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Court could force Honduras to stop heinous ‘social cleansing’ of trans people

By Emma Powys Marice

A top human rights court could be about to make legal history by forcing Honduras to a

address its horrifying wave of violence against trans women. International LGBT+ advocates are waiting anxiously for the verdict of the Inter-American Commission on Human Rights, which monitors human rights in the western hemisphere.


The top tribunal was prompted to intervene last year in Honduras, the country with world’s


highest rate of trans homicides. Experts put the average life expectancy of transgender


women at just 30 to 35 years.


“They call it social cleansing,” said Claudia Spellmant, a trans activist who fled the country in 2013, speaking to the New York Times. “They don’t want trans people on the street.”

The landmark legal case surrounds the death of Vicky Hernández, a Honduran trans woman whose murder has gone unsolved for 12 years.

26-year-old Hernández was allegedly shot dead by Honduran police during the country’s coup d’état in June 2009, with a slug of unknown caliber and a used condom found beside her body.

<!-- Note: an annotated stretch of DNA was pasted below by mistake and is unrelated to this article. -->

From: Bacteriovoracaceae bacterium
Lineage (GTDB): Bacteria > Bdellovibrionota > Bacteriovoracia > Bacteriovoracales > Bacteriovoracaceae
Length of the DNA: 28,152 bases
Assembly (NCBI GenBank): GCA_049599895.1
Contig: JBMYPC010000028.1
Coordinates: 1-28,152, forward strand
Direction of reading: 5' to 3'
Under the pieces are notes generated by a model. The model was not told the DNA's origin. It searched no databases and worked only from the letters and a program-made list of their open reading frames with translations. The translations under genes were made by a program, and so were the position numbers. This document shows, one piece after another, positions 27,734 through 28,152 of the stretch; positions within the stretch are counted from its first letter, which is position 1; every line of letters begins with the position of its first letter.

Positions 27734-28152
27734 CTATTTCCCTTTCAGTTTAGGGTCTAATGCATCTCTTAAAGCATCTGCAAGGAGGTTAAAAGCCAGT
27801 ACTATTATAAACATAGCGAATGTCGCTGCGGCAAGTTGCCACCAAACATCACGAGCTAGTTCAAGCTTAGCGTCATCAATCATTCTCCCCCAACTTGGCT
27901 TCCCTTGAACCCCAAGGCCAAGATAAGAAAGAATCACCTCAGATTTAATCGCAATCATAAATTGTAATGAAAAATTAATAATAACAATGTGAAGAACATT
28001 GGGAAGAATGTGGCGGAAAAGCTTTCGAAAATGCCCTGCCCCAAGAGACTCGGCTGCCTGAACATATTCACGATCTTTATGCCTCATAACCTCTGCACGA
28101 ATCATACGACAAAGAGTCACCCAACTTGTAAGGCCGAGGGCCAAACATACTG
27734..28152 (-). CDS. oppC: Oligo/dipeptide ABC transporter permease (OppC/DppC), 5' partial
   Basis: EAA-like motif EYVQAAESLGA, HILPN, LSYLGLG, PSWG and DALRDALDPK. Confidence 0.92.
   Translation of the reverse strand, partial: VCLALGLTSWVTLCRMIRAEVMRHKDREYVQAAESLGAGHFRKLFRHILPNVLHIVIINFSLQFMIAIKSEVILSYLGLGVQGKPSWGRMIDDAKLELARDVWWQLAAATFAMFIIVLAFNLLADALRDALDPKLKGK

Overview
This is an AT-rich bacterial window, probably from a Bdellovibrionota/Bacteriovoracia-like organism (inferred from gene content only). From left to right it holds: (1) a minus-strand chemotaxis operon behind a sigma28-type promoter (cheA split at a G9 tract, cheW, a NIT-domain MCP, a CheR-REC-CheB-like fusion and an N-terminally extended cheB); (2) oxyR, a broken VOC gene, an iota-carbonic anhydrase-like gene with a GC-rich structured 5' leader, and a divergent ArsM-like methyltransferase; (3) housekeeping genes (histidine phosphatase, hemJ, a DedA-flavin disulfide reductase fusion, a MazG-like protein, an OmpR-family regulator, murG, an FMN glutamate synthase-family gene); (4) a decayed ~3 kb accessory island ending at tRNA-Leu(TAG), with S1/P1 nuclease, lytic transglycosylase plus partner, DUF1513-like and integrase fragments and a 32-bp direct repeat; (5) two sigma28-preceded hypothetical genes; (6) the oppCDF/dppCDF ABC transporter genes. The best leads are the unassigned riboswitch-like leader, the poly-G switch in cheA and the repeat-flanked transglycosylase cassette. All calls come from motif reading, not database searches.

Twelve years later investigators still haven’t run forensic tests on that evidence, and it’s unclear whether the authorities even performed an autopsy.

“The case of Vicky Hernández is going to become extremely important milestone,” said Victor Madrigal-Borloz, a UN expert on gender identity discrimination.


The petitioners acting for the deceased, Cattrachas Lesbian Network and RFK Human Rights, argue that the government bore direct responsibility for Hernández’s death.


They say that in failing to conduct an effective investigation into her killing, including whether it was motivated by anti-LGBT+ prejudice, Honduras violated her right to life under the American Convention on Human Rights.


The Honduran government strongly denies any responsibility for Hernández’s death and says there is no evidence that the police were involved in her killing.


“We are watching very closely as to how the result of the case could impact the situation in the region,” said Bruna Benevides, a researcher for Brazil’s National Association of Transvestites and Transsexuals.


Rihanna Ferrera, who lost her run for office in Honduras in 2017 under her male birth name, said the case was important because it could force the government to at least make some tangible improvements, like allowing legal name changes.


Ferrera’s sister, Bessy, who was also transgender, was murdered in 2019.

“After what happened to my sister, I decided not to leave and instead to confront this discrimination, stigma, violence and criminalisation,” she said.



“We need not to remove people from the danger. We need to confront the state and tell the state: Here we are, and we are in danger. We don’t have to leave. You, as the government, have to solve this.”

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